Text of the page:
New cars suck.

  4. Hi Mark,

    I’m in a very similar boat, my friend. I know how to drive, and sometimes make use of my license to rent a car when I’m traveling, or have the ability to help out friends and family driving their cars. But I don’t use one in my day-to-day life, mostly getting around by bicycle, and occasionally using public transport, which around Seattle accommodates bicycles.

    If you were willing to move, I would recommend a very car un-friendly or impractical locale, like London, or New York City, or most any big city in Europe. In those places many “successful” people don’t own cars because they don’t need to–and sometimes it’s too much of a bother. Plus, they are more pedestrian or public transport friendly. And consequently, attractive women aren’t likely to factor in car ownership when it comes to spending quality time with someone. They may not own a car either.

    It may be a self-serving justification–but I usually figure any woman (or man) who rejects someone as a potential love interest based in any part on whether they drive a car or not…may not be as much a prize as implied by the first impression.

    Good luck!


  5. An update here for anyone chancing across this post and not having read any other ones: I now live in New York City and have happily joined the hordes of people who are completely car-less! Which goes to show you that big, dirty cities in fact can be much more sustainable and greener than sprawled out small towns.

  6. Just thought i would bring something that perhaps had not been brought to your attention, CAR SHARING! It’s the ability to not own a car, but to have one whenever you need it wherever you need it, and ONLY when you need it. No maintenance bill, no parking hassles, no insurance costs, you only pay by the hour and by the kilometer (or mile for all you U.S.A.’ers out there). Check it out and i’m sure you’ll reaslise this is the future of vehicle use in big cities. http://www.zipcar.com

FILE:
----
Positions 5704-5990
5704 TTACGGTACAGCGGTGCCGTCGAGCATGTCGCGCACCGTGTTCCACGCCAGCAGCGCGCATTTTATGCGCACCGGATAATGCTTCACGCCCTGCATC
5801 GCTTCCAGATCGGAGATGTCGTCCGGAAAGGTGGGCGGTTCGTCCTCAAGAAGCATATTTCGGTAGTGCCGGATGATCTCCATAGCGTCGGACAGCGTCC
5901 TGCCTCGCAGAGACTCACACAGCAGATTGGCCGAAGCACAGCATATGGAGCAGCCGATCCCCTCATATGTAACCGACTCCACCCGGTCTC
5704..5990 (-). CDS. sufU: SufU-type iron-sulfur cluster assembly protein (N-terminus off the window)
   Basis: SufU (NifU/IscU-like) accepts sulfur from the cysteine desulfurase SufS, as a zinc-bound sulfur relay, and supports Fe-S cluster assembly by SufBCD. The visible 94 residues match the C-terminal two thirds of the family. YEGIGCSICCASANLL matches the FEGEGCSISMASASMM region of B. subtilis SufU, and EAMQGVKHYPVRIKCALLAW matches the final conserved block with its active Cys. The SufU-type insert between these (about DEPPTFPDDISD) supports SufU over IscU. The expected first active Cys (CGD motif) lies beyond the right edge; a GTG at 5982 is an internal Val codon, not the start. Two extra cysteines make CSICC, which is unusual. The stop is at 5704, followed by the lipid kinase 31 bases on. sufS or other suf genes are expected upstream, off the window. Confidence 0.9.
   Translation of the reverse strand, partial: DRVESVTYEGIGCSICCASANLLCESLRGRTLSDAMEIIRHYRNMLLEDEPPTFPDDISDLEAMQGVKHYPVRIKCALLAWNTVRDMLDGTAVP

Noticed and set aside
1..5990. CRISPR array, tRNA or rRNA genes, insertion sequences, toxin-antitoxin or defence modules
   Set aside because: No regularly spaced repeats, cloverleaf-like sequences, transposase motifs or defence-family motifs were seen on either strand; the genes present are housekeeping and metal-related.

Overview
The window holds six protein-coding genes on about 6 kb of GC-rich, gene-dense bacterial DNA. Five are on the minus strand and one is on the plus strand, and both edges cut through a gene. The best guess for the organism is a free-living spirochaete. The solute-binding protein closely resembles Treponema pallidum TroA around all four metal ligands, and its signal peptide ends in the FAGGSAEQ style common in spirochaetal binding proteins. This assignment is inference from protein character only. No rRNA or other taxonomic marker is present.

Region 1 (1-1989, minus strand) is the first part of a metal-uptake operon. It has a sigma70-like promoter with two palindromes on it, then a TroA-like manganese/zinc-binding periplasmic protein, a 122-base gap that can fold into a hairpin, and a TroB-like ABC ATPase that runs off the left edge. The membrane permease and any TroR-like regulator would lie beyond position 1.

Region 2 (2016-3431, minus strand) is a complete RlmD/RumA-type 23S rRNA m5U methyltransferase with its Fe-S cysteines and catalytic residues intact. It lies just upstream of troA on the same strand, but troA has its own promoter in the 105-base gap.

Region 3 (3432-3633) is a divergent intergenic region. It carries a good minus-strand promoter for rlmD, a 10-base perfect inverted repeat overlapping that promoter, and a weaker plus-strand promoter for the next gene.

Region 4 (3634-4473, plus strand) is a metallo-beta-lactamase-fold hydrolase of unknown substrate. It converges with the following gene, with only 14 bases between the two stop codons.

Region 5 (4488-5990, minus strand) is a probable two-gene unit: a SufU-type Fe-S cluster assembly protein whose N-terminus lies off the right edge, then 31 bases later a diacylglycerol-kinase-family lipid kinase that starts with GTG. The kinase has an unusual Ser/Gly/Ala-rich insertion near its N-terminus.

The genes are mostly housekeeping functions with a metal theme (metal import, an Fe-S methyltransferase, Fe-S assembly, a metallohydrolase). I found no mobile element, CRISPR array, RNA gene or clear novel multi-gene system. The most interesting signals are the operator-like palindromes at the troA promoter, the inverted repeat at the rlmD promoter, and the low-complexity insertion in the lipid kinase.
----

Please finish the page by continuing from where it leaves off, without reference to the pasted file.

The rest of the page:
7. I am signed up already, my friend–but thank you! I still haven’t actually USED one yet, but I intend to journey upwards outside the immediate environs of this here city one of these summer weekend days.

  8. QUOTE: “2) I produce a substantial amount of waste simply by shitting every day. I don’t really ….”

    That shit returns to the earth and feeds us. The shit that comes out of automobiles returns to the earth and kills us.

  9. why buy a car when someone is willing to drive around for you? no bills no insurance no worries! car sharing with your family is a better alternative than renting a car!

  10. I don’t have a car either. The worst thing about it is that many employers (especially in the entertainment industry) look down on people without cars. I’ve been able to get around LA just fine, even if it takes more planning.

  11. The few times I’ve gone back to visit LA, it seems like the public transportation is better than when I lived there. Now there’s express buses and bus lanes! Who knew.
    Keep keepin’ it real in LA!

  12. I am in the same boat. I can attribute the quick repayment of my student debt to not owning a car. If I can get by without owning a car in northern Manitoba (Canada), where temperatures regularly dip below -40, I think it can be done nearly anywhere. I say nearly, because I know from firsthand experience that living in suburban areas without a car can be a first rate hassle.

  13. I recently caught a train from my home town Camborne to Plymouth and then a taxi to Plympton (4 miles out of Plymouth) for a business meeting. For less hassle and cost less than fuelling up the car and of course annual wear and tear.

    Its the weekly drives that I need the car for and I use the car to pick up loads of manure, grass and other good stuff for the garden allotment I have. i would like to see a taxi accept that!